Domestic dogs exist because we exist. Nobody is really sure how or exactly when domestication took place, but it generally agreed that it was at least 10,000 years ago that the wild canines who became our modern dogs trotted off in an altogether different and far more people friendly direction than the wild canines who stuck to the old tried and true and became the modern wolf. To this day wolves don’t much like people (who would blame them?) but the entire evolutionary survival strategy of dogs depends upon people, much like the survival strategy of, say, Blanche Dubois. And while some people can apparently exist quite contentedly without a dog, a dog without a person is left in an unnatural and perilous state.

Grover & Blue LuIf you doubt the truth of this, pop over to your local animal shelter on any given day. You will see rows upon rows of unwanted and abandoned dogs whose fundamental social contract with people has been betrayed by people, as often through ignorance as cruelty.

I first learned about modern dog training based upon science in 2005, through the writing of Jean Donaldson. Jean’s book “The Culture Clash” both opened my eyes to an understanding of dog behavior free of unsubstantiated assertions and anthropomorphic conceits, and reaffirmed a revelation I’d experienced while observing my Late Lamented hippie dog, Friday, while high as a kite (me, not the dog) in Berkeley in the summer of 1969.  44 years later I can clearly see Friday in my mind’s eye, a shy, medium sized retriever mix with glossy long red fur.  I’d paid five bucks for her at the local shelter. She was alternately approaching and retreating from a piece of life-sized humanoid sculpture on a friend’s deck, clearly without a clue to what it was, or whether it was a threat to her. She would stretch her body and neck toward it, sniffing the air and staring fixedly at it, retreating at any sound from the woods around us then sneaking back again.  She was very serious about this, safety and survival being serious business.

It was at that moment that I saw my Real Dog clearly for the first time and realized that this was how she judged every situation; by how it affected her.  I can’t describe exactly why this had such an impact on me (maybe you knew this all along) but it stayed with me all through Friday’s long life, and through the lives of a number of subsequent epic and long-lived dogs in my life until I picked up “The Culture Clash” and read amongst Jean’s “Top Ten Things We Know About Real Dogs”: # 2.  Amoral (no right vs. wrong, only safe vs. dangerous).”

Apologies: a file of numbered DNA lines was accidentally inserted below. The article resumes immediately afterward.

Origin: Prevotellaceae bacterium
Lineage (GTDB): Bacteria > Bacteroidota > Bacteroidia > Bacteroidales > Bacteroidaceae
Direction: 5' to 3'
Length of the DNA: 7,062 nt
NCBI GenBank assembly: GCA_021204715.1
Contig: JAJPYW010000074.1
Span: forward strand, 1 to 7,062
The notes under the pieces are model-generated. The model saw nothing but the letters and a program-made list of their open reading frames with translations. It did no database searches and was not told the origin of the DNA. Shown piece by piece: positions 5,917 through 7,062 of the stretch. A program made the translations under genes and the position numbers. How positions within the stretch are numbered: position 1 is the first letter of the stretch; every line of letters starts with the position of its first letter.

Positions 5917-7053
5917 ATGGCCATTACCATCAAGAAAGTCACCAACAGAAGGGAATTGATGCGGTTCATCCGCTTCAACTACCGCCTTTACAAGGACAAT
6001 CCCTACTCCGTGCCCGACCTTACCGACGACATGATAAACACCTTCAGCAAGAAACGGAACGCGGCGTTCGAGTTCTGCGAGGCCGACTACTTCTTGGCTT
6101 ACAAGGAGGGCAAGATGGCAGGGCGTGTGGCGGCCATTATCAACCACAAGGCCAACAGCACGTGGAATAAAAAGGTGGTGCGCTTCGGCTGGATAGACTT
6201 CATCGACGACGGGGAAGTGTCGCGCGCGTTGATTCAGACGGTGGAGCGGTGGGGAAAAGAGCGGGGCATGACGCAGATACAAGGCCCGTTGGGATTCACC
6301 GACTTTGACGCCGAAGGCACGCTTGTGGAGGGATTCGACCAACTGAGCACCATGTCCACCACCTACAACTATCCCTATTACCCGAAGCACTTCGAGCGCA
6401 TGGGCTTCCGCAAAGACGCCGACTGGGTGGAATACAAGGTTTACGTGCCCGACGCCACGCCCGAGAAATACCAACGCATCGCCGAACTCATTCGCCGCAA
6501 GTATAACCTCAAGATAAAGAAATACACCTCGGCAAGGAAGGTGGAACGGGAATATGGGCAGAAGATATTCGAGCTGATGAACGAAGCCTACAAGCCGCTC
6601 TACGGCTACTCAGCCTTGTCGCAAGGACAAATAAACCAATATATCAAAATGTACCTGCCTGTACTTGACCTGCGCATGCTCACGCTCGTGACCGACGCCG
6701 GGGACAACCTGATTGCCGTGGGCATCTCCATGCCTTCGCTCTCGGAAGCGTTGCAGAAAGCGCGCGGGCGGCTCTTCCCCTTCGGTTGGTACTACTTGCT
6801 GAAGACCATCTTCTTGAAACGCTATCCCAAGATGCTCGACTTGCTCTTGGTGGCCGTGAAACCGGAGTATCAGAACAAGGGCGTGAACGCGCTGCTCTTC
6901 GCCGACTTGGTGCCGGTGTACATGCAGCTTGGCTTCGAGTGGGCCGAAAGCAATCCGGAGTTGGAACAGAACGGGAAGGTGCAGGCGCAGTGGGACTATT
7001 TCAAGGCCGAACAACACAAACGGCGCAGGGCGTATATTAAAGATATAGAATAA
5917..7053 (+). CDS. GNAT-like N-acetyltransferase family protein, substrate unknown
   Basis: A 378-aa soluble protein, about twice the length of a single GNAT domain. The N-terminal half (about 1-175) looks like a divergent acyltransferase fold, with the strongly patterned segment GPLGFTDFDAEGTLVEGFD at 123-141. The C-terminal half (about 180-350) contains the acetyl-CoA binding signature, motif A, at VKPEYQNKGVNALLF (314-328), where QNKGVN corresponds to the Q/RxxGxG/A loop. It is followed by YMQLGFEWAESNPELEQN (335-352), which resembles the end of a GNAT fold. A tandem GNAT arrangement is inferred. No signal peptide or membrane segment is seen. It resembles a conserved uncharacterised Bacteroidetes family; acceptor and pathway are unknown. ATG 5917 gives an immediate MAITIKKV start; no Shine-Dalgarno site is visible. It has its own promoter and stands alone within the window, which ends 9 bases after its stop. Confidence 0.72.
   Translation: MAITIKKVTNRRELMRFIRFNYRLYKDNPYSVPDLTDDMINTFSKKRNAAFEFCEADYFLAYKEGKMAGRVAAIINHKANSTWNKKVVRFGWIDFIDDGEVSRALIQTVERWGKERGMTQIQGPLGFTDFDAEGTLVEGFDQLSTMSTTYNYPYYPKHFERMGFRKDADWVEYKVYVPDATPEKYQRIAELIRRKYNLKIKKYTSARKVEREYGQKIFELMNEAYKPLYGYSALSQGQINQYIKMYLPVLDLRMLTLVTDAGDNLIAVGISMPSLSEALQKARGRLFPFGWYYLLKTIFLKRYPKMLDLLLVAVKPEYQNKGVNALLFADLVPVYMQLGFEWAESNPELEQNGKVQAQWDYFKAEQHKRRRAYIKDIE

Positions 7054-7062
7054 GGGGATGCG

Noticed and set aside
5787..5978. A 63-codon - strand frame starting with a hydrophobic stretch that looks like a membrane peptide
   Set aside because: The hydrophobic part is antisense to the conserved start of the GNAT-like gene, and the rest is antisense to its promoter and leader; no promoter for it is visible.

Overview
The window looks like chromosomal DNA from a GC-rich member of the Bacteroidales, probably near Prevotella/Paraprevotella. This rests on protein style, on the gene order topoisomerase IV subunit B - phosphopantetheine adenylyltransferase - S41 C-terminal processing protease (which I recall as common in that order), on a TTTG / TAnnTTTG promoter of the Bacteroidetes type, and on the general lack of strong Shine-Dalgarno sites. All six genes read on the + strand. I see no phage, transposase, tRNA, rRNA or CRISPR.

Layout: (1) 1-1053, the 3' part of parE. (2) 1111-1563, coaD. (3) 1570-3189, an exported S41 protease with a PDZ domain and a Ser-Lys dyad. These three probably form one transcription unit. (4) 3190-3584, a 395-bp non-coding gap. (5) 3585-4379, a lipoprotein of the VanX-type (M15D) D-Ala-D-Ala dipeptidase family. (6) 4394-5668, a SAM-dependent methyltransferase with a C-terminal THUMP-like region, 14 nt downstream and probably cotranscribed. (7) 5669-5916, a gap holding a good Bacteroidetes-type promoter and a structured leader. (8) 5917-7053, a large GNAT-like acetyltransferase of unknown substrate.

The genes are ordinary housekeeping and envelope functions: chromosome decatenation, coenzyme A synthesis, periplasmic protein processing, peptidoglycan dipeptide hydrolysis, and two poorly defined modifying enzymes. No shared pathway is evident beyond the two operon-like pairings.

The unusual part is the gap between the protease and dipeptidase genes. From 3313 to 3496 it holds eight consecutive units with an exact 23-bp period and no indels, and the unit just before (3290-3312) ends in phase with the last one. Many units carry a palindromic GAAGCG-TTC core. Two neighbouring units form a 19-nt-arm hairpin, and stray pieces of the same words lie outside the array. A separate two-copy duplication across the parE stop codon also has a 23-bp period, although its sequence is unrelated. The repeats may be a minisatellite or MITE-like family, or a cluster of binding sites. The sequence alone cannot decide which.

There it was! There was my Real Dog approaching & avoiding the statue on the deck with no interest whatsoever in how it was affecting me.  Lassie was officially dead – long live the Real Dog!

Molly & Pancho

Two years later I graduated with a Certificate in Training & Counseling from The Academy for Dog Trainers in San Francisco, where I’d spent a couple of grueling months under the penetrating intelligence (and eyes) of Jean Donaldson and some of the other best trainers & behavior experts in the world.  I’d spent every penny I had on The Academy and living for two months in San Francisco with my dog, Molly (Upward Dog’s Mascot in Eternity).  I had to borrow money to get home to New Orleans, and hit the ground running by necessity. I trained 5 classes a week for the LA-SPCA and took on private clients as soon as the word got out that I was available.  Since then it’s been all dogs, and learning about dogs, all the time.

So I figure I’ll blog about dogs; what they are and what they need and need to know and how we can better serve and grow our ages long relationship with them, the things we do and don’t do that imperil them, our wrongheaded ideas about them & great ideas that shine the light in those shadowy corners, dispelling myth and misunderstanding etc. They exist, after all, because we exist. We owe them at least that much.

-Gallivan Burwell, CTC, CPDT-KA